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April 2021 Sunday Service
“I’m Not Color Blind--Are You?
A Privileged White Man’s
Experience of Race”
Instead of giving a talk I plan to lead a discussion on race relations, as embodied in our personal lives. I led such a discussion at my Northwoods UU Fellowship last January, to good reviews. Here are the questions to which I would like attendees to respond, as they wish:
1. What were your experiences with race growing up in your neighborhood and your home?
2. Did your community ever experience turmoil over a race issue?
3. Have you had, or do you have, a good friend of color? How did race influence the relationship?
4. Have you ever been the only white person in a room or gathering? What was that like?
5. Have you ever seen overt racism in your workplace?
6. You go to store to buy a new smart phone. When you arrived there is no one ahead of us in line. There are two service kiosks, staffed by two equally presentable and professional young women, one Black, the other White. You have to approach one or the other. Which one do you choose?
7. When did you first understand the concept of White privilege?
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Joint Service with
First Unitarian Society, Milwaukee
Join Aly Tharp and Rev. Dena for our Earth Day service as we consider becoming biophiliac (a lover of life) on a deeper level. Big systems are changing right now. What is Earth becoming?
What is the human relationship to Earth becoming? Unfortunately, we must shift from working to stop climate change to learn how to adapt to climate change. How do we do that well as lovers of life?
Aly Tharp is the Program Director of the Unitarian Universalist Ministry for Earth (UUMFE), manages the denomination-wide Create Climate Justice initiative, and is a member of the UUA Organizing
Strategy Team. Aly lives in Austin, TX, and is a member of the Wildflower UU Church. Aly is also an arts and cultural organizer and food activist, working in her free time as a core volunteer with the Festival Beach Food Forest (an edible and medicinal landscape on public parkland), as Secretary of the Board for the Serefina Food Pantry, and as a cook for the ATX Camp Support coalition.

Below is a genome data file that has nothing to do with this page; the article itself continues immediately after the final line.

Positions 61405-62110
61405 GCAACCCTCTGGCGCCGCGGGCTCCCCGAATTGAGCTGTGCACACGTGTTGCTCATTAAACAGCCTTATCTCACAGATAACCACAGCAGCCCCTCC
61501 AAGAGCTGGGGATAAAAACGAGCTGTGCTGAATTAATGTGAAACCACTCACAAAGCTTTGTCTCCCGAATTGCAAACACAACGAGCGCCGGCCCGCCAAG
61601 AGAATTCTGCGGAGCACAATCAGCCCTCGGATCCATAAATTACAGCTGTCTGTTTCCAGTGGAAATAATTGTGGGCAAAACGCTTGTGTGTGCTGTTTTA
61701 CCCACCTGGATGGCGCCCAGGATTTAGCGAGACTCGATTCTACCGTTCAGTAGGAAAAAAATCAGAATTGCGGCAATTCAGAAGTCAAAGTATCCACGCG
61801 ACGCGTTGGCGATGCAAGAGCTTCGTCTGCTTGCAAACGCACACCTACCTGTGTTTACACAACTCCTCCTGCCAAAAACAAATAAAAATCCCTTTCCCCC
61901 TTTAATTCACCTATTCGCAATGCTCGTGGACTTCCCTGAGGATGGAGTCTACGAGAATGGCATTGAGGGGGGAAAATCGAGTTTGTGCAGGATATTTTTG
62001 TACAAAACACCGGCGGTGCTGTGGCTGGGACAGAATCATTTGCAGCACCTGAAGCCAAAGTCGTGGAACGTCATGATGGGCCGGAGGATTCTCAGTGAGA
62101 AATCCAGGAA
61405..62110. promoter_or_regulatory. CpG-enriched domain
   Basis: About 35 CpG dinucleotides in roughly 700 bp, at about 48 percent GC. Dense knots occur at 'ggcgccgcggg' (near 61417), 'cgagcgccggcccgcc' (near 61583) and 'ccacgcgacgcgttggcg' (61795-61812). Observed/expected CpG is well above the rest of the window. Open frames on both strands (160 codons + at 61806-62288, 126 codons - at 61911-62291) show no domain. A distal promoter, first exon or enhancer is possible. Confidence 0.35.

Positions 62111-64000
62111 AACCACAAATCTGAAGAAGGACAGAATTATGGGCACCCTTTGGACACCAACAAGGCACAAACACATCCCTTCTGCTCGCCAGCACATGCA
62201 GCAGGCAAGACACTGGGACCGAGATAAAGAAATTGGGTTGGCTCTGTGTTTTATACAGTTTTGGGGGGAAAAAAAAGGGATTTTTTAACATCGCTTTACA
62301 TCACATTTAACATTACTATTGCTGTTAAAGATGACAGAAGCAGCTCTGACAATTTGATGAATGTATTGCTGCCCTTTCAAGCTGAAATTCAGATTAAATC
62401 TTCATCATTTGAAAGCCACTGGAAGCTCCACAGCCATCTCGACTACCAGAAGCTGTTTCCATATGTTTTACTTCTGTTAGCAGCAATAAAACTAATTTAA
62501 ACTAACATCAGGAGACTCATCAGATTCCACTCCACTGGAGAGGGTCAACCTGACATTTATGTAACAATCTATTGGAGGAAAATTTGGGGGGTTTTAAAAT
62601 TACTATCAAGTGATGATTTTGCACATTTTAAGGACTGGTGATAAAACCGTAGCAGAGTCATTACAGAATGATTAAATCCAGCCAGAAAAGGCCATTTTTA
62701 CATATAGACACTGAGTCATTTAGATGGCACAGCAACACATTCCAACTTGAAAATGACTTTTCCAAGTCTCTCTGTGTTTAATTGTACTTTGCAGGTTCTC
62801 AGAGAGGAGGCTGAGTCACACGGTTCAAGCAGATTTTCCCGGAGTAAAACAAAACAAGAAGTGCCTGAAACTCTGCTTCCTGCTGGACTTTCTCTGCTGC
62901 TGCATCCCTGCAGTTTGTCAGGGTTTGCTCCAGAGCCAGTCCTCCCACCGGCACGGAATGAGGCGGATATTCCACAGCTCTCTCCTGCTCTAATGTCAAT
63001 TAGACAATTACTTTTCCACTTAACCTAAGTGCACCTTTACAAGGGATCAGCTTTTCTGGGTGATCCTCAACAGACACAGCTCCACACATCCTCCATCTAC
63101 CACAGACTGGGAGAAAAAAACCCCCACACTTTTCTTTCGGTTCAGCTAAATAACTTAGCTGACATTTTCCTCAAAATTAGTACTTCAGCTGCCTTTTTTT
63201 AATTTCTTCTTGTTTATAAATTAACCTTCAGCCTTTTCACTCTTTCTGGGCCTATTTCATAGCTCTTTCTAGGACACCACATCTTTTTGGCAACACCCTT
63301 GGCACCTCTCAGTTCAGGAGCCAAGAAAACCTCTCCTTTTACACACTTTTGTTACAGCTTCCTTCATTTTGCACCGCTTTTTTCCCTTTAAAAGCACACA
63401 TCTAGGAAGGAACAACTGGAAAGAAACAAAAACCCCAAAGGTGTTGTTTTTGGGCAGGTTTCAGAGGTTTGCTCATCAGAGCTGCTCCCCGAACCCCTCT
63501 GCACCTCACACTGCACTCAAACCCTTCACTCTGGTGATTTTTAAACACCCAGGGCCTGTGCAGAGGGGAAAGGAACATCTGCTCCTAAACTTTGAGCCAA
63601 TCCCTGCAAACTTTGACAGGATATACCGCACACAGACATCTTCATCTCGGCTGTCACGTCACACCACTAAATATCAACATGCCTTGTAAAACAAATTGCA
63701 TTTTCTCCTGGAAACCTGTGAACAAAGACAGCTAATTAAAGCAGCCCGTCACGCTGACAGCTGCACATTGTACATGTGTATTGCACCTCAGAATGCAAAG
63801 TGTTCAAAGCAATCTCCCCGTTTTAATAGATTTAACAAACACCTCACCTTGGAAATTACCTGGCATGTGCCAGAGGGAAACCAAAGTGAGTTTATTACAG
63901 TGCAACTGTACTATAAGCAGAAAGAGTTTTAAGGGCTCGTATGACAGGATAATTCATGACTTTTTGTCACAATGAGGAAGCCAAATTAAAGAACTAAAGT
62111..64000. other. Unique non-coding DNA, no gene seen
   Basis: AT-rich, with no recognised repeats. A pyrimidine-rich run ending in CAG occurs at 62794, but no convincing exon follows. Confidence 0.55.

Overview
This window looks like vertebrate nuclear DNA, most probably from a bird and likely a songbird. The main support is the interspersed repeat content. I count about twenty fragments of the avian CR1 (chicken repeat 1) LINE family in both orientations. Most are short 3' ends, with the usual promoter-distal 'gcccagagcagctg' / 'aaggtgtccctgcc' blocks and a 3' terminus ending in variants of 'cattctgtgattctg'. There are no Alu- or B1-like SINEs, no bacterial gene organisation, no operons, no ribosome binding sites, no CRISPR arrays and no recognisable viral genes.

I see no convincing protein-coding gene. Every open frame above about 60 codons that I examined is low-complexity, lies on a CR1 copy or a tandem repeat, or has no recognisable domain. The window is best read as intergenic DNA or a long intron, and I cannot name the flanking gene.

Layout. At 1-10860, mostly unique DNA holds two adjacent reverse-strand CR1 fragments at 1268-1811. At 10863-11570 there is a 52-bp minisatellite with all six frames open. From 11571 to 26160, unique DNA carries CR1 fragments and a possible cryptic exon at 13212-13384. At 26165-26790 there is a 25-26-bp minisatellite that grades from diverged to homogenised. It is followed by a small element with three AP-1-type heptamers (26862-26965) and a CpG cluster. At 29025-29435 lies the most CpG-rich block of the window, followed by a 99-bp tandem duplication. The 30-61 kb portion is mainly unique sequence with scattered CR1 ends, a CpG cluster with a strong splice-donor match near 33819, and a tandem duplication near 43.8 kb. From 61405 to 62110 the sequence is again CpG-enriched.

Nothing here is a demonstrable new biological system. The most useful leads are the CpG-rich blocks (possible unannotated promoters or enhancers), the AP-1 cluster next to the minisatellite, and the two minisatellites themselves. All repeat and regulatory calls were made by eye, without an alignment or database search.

Poetry in the Political Space:
Voices of Protest, Resistance andEmpowerment
“Poems are lifesavers when your boat capsizes” wrote Lawrence Ferlinghetti in his book-length poem Americus, Book I. Especially now in this time of global distress across so many issues, poetry is welcome as a powerful art form at protests, rallies, and even inaugurations. However, poets all over the globe have been using their voices to protest, resist, and empower for a long time. Their works continue to expose grim truths, raise our consciousness, and unite us for action. The impact of their messages demonstrates why poetry is needed and sought after in moments of political crisis—when our boats capsize.
To honor National Poetry Month Jean Biegun will share works of poets who have spoken out against oppression and injustice from long ago to now and from far away to here among us. Lakeshore Unitarian Universalist Fellowship generously named her their Poet Laureate from 2013-2019 (she has a beautiful LUUF water bottle to prove it!). She also helped launch poetry in Manitowoc County through public performance programs such as Poetry: Alive & Well & Living in Manitowoc! and regular open mic venues at Kathie’s Stage Door Pub. Though relocated to California, she still participates in the Lakeshore Artists Guild Art As Poetry As Art project every year